Read our stories from
the field.

Halhalo Martiyo’s Story

Good Barmin is the home village of Halhalo, an exemplary role model. Her REAP business group was able to provide the funds to pay for medical care for her brother’s child, who was seriously ill. When Kura and I made our first presentations about REAP to women in the Korr region, Halhalo stood skeptically at the back of the crowd. She is a tall woman who is hard to miss with her strong, dark features, and I could not take my eyes off her. I knew that if we could win over Halhalo, then we would have an important ally.

 

 

“Halhalo and I have seen each other on numerous occasions since that time, and despite our many differences, we share a bond. It is apparent as we pull up to the village. I step out of the vehicle and am bowled over by Halhalo as she presses her cheek against mine. She looks thinner than last time I saw her, but her gaze is strong and fierce. She welcomes us to her hut and sets about making us all feel comfortable. She pulls out her husband’s shortwave radio and tunes it to Rendille radio, a weekly broadcast from Nairobi. As I sit with Halhalo, holding her hand, I was caught in a moment of hope that wishes for a world that will bring equality and opportunity for people like Halhalo.” (Kathleen Colson, BOMA Nomad blog)

Algoya Basele’s Story

Algoya Bassele is the mother of seven children and a member of the Matepes Busines Group in the village of Ndikir, one fo the most successful REAP groups in Northern Kenya. “As Kura and I sat in the hut with the women, we reviewed their record book,” says BOMA founder and CEO Kathleen Colson. “We were astonished to see, listed in the book, the names of 17 children who are attending secondary school. Primary school in Kenya is free, but secondary can cost anywhere from $100 to $500 per year. The women of Matepes are not only paying for six of their own children to go to secondary school, they are also paying or loaning the money for eleven other village children to attend school.” Algoya adds: “BOMA has opened our eyes. Now we know how to work, and we are so thankful.”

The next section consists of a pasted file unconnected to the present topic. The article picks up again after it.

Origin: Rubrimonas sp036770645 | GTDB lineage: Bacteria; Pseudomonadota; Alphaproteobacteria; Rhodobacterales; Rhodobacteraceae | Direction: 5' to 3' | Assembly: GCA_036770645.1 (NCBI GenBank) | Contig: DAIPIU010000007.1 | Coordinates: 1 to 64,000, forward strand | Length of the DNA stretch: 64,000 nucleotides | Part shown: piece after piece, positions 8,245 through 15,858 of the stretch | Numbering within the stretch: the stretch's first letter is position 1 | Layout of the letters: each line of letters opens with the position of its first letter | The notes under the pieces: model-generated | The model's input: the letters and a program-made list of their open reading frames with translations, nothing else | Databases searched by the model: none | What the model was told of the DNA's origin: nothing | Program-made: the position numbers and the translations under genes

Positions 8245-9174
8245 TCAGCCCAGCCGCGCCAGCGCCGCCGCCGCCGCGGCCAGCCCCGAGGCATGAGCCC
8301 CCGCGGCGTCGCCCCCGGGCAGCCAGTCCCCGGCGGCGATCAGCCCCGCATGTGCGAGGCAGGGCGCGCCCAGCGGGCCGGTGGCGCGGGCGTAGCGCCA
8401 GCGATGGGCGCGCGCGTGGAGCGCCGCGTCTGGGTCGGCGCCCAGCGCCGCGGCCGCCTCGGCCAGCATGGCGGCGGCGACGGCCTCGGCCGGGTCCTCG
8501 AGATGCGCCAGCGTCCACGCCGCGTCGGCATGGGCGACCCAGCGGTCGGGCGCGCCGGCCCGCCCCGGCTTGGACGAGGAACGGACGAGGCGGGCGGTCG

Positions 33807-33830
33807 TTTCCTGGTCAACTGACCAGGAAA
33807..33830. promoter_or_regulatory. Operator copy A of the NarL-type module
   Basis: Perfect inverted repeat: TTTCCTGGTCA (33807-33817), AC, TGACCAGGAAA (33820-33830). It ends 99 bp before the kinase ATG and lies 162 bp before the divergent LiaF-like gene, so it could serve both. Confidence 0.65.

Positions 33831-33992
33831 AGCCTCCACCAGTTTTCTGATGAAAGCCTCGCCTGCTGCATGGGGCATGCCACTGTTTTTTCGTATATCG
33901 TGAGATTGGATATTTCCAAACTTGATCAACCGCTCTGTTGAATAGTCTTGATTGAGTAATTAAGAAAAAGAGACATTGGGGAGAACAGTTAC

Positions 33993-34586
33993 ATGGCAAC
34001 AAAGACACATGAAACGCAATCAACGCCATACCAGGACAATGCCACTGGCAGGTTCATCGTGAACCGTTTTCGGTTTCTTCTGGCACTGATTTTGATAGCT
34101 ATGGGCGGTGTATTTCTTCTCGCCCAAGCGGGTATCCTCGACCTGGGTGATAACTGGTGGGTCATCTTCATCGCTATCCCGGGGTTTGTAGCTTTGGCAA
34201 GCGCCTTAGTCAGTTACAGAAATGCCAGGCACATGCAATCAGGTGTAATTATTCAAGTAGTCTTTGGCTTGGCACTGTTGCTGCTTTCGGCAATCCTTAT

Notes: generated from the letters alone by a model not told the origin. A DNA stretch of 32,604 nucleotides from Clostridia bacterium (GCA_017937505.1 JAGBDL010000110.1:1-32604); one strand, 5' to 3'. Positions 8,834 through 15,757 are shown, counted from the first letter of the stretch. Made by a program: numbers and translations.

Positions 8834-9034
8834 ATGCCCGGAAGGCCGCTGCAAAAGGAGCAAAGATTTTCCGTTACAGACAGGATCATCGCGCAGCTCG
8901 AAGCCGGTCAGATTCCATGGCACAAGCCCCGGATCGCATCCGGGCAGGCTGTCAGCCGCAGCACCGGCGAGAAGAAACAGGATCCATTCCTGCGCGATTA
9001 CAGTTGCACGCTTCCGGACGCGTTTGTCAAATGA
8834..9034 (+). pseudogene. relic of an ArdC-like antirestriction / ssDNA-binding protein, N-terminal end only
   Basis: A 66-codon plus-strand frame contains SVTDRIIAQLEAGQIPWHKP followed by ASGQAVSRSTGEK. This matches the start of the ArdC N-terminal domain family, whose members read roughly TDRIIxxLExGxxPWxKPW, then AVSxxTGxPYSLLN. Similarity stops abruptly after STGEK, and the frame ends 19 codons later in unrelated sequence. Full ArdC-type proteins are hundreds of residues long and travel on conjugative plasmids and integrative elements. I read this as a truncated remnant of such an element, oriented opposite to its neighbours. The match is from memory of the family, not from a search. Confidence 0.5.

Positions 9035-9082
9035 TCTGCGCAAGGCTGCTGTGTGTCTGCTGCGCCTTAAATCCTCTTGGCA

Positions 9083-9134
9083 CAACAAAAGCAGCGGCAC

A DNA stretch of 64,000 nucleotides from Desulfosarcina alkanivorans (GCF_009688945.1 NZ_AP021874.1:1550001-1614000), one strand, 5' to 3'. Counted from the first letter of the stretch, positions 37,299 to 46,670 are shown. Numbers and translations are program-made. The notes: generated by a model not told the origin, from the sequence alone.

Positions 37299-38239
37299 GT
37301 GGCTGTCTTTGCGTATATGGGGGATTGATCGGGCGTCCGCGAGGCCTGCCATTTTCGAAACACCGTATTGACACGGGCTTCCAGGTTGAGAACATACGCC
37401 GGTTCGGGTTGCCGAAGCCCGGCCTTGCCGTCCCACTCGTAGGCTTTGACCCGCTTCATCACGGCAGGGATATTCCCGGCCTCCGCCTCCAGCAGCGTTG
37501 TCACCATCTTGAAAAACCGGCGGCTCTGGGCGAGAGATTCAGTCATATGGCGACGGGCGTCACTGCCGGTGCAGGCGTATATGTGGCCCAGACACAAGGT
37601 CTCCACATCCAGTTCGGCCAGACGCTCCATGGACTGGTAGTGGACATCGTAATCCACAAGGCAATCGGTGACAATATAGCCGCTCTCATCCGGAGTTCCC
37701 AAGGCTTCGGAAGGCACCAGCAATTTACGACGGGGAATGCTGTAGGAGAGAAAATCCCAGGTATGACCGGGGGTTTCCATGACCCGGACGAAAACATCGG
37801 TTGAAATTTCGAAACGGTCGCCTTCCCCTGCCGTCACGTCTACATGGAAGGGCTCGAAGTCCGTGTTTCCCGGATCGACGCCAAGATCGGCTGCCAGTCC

Mekona Galgallo Arbare’s Story

 

For the first time in her 54 years, Mekona enjoys her life. Mekona is one of 903 participants who exited BOMA’s REAP program in October 2015. For the past two years, Mekona and her business partners have run a small duka selling staple goods such as flour and sugar – goods she never used to be able to afford. “When I used to beg for credit, no one respected me,” says Mekona, “Now, I am respected.”

 

With three children to support, and no other source of income save a few goats, she used to struggle paying school fees and feeding her family. “Since BOMA, my livelihood has changed. Before I was in BOMA, I would go to bed hungry with my kids,” Mekona says, “sometimes for two to three days.” Now, she does not worry about where her next meal will come from and her children are no longer chased from school. Her youngest daughter, Gano, even dreams of becoming a teacher. “I will never leave my business; this has changed my life. I was very happy with BOMA. Before, I didn’t know what profit was, what income was, even what business was. I am now very comfortable.”

Alice Learoma’s Story

Alice lives in Gatab, a Samburu village in the cedar forests of Mount Kulal. She is the sole provider for five children, four of whom are in school. Her business group, the Baraka Women’s Group, has set up shop in a small building attached to her house. They sell metal cowbells and tire sandals, padlocks for houses and shops, and inexpensive mobile phones. Being involved in the BOMA business has encouraged her to attend adult literacy classes so she can record financial transactions. “Most of my life, I have had nothing,” she says. “Now I have a little for myself and my children. My children do not go to bed hungry, and I can pay the secondary school fees for my oldest child. For the first time in my life, I am OK.”

Malawan Lejalle’s Story

Malawan and her daughter Lterian in the nomadic village of Ndikir, near the family hut and chicken coop. Malawan leads a three-woman business group that sells food staples, such as beans, tea, and sugar, to local residents.

 

 

“My husband does not know if he will find us alive when he comes home,” says Malawan. “But the last time he returned, he found his eight children doing well… and his wife was plump!” Malawan has eight children and it was the savings from her REAP business that paid for the medical procedure she needed after the miscarriage of her ninth child. I love my encounters with Malawan because she does not give me simple platitudes of gratitude. She is passionate. I will never forget the first time I met her when she basically said to me, “Tell me that this program will work, because I have eight children that I have to keep alive and right now I am having a hard time seeing how this program will do this.” Malawan’s accomplishments, and those of her fellow business partners, is a joy shared by all of us at BOMA.” (Kathleen Colson, BOMA Nomad blog post)